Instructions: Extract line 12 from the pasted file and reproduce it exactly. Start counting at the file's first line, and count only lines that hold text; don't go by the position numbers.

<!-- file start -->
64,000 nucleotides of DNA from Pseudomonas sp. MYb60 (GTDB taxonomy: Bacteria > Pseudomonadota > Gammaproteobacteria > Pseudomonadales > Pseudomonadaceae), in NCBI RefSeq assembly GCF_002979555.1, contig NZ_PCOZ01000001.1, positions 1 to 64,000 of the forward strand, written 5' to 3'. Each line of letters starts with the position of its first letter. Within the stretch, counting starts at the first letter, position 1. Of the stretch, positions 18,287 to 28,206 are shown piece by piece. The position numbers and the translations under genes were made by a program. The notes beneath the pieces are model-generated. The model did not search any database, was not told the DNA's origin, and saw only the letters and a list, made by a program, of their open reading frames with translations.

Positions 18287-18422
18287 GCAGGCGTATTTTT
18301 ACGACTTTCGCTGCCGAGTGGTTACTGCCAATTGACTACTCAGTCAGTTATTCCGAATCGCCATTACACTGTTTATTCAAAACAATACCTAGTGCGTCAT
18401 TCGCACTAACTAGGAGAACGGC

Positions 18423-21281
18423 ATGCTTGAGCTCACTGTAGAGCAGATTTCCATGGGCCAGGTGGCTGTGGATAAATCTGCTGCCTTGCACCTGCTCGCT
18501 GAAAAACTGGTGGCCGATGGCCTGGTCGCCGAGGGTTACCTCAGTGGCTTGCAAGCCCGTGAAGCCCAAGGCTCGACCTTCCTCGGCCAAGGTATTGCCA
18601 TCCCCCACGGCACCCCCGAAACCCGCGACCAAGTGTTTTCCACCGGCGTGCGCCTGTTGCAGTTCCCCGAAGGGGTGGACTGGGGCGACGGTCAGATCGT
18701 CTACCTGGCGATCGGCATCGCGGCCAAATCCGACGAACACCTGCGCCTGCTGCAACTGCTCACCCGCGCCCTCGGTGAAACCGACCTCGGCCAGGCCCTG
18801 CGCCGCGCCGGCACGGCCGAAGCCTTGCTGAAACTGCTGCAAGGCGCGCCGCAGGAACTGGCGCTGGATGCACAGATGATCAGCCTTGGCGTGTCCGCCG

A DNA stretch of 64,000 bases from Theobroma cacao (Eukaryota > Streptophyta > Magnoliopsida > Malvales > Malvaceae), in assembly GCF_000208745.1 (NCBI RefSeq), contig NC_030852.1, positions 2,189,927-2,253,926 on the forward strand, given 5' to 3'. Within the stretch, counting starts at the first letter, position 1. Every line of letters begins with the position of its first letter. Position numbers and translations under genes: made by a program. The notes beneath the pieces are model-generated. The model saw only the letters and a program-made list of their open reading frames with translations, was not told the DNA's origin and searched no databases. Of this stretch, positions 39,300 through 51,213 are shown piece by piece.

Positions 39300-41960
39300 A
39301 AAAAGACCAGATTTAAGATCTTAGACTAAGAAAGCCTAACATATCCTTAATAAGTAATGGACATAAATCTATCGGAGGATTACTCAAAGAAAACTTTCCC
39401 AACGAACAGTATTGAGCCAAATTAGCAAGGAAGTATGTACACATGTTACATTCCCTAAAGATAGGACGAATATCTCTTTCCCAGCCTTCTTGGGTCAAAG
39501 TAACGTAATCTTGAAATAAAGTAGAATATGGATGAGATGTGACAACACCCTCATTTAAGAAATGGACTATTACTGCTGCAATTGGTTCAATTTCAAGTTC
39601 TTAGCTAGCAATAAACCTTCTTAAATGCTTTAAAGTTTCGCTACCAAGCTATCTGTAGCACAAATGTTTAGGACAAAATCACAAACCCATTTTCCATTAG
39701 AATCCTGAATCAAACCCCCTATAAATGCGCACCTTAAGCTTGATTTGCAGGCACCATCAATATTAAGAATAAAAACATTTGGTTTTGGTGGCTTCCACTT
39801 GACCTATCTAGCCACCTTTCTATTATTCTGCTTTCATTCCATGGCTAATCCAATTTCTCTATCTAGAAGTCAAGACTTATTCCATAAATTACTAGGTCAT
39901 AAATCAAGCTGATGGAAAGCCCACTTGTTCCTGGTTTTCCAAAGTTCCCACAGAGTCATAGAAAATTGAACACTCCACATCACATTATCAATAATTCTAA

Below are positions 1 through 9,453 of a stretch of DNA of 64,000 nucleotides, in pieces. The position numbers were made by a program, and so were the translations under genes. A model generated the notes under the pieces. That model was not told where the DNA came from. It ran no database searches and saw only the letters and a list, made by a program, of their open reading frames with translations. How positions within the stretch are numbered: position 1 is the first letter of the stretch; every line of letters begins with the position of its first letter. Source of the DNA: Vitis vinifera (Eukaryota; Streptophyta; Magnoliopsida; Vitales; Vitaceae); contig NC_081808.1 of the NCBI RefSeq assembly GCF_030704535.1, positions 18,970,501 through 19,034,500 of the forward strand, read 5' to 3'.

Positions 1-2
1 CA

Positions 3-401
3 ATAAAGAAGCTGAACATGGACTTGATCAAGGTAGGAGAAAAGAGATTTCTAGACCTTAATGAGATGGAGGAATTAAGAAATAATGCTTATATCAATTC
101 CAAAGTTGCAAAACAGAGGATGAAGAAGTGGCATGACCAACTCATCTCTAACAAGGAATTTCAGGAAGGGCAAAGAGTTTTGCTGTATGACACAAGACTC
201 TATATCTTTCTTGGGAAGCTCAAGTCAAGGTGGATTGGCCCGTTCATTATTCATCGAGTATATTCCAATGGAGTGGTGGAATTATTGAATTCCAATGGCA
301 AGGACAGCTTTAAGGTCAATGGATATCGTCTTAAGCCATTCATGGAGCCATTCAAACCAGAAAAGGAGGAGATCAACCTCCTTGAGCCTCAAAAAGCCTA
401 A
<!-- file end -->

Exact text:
A DNA stretch of 64,000 bases from Theobroma cacao (Eukaryota > Streptophyta > Magnoliopsida > Malvales > Malvaceae), in assembly GCF_000208745.1 (NCBI RefSeq), contig NC_030852.1, positions 2,189,927-2,253,926 on the forward strand, given 5' to 3'. Within the stretch, counting starts at the first letter, position 1. Every line of letters begins with the position of its first letter. Position numbers and translations under genes: made by a program. The notes beneath the pieces are model-generated. The model saw only the letters and a program-made list of their open reading frames with translations, was not told the DNA's origin and searched no databases. Of this stretch, positions 39,300 through 51,213 are shown piece by piece.